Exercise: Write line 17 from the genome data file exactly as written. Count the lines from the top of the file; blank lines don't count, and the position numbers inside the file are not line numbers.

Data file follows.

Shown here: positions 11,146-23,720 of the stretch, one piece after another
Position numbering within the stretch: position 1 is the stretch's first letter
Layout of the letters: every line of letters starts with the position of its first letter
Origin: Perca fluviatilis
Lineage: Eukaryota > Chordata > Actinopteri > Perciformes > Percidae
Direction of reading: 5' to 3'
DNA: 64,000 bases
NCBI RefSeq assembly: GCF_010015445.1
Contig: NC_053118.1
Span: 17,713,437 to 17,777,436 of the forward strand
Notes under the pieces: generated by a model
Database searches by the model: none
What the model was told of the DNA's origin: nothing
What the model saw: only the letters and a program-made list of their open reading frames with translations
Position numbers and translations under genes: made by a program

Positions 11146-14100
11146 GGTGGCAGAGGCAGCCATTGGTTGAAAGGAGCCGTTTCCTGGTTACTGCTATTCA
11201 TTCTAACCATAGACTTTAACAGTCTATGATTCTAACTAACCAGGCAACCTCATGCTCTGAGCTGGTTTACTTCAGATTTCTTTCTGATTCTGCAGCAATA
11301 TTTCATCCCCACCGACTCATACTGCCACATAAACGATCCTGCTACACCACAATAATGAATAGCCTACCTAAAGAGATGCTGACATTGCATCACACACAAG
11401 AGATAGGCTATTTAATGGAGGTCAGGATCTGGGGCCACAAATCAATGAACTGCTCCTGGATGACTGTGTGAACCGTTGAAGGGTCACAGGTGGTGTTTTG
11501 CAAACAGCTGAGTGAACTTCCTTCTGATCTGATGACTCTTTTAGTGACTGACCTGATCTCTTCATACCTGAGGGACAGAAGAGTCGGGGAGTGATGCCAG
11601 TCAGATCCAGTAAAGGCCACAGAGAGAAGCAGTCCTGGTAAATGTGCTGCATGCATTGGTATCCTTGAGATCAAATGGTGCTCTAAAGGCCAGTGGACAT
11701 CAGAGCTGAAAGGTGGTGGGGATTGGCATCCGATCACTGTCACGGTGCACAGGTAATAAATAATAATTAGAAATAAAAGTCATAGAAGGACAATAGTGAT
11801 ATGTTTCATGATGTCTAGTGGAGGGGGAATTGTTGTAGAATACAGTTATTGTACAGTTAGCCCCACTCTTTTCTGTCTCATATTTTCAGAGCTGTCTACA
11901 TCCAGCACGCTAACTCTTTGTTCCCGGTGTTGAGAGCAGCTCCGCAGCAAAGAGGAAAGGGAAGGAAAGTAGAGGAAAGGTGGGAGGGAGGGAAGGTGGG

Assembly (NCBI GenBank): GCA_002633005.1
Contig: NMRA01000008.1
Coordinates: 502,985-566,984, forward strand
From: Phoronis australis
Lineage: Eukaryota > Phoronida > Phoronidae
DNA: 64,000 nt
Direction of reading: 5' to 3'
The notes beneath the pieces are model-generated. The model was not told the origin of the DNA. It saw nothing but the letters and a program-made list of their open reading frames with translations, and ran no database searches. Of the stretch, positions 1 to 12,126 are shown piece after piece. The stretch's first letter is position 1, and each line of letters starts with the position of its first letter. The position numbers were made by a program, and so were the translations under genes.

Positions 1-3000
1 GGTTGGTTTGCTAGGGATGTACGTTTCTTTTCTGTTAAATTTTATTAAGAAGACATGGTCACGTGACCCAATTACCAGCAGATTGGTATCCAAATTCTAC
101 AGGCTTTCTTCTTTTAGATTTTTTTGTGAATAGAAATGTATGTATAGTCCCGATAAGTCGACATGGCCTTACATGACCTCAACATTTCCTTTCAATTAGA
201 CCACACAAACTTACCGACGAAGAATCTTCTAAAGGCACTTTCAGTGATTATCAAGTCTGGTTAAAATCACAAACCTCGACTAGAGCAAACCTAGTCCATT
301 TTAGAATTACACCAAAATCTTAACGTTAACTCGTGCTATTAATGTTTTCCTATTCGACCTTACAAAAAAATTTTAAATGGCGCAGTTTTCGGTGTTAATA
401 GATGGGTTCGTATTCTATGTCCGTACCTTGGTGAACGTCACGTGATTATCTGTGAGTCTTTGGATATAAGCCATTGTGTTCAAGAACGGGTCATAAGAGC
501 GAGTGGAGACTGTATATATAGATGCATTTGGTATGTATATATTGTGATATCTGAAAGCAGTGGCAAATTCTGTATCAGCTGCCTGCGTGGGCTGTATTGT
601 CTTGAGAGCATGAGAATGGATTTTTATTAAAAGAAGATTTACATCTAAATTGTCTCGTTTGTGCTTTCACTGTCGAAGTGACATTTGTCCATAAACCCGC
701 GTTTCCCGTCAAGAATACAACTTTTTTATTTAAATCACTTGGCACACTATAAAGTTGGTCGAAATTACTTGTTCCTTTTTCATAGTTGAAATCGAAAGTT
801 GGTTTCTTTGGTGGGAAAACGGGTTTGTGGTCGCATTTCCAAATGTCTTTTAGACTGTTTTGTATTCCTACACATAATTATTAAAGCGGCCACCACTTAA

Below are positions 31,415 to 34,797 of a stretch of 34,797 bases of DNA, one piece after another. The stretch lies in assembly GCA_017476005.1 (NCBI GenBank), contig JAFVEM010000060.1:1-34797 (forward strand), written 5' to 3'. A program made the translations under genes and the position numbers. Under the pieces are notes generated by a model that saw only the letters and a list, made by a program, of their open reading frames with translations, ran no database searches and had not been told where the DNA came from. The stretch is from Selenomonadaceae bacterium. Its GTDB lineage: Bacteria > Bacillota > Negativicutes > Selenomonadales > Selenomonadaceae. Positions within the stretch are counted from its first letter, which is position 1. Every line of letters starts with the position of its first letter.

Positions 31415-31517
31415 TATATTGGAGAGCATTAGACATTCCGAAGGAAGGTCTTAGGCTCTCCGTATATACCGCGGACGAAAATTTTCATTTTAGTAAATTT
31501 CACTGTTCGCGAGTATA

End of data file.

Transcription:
11146 GGTGGCAGAGGCAGCCATTGGTTGAAAGGAGCCGTTTCCTGGTTACTGCTATTCA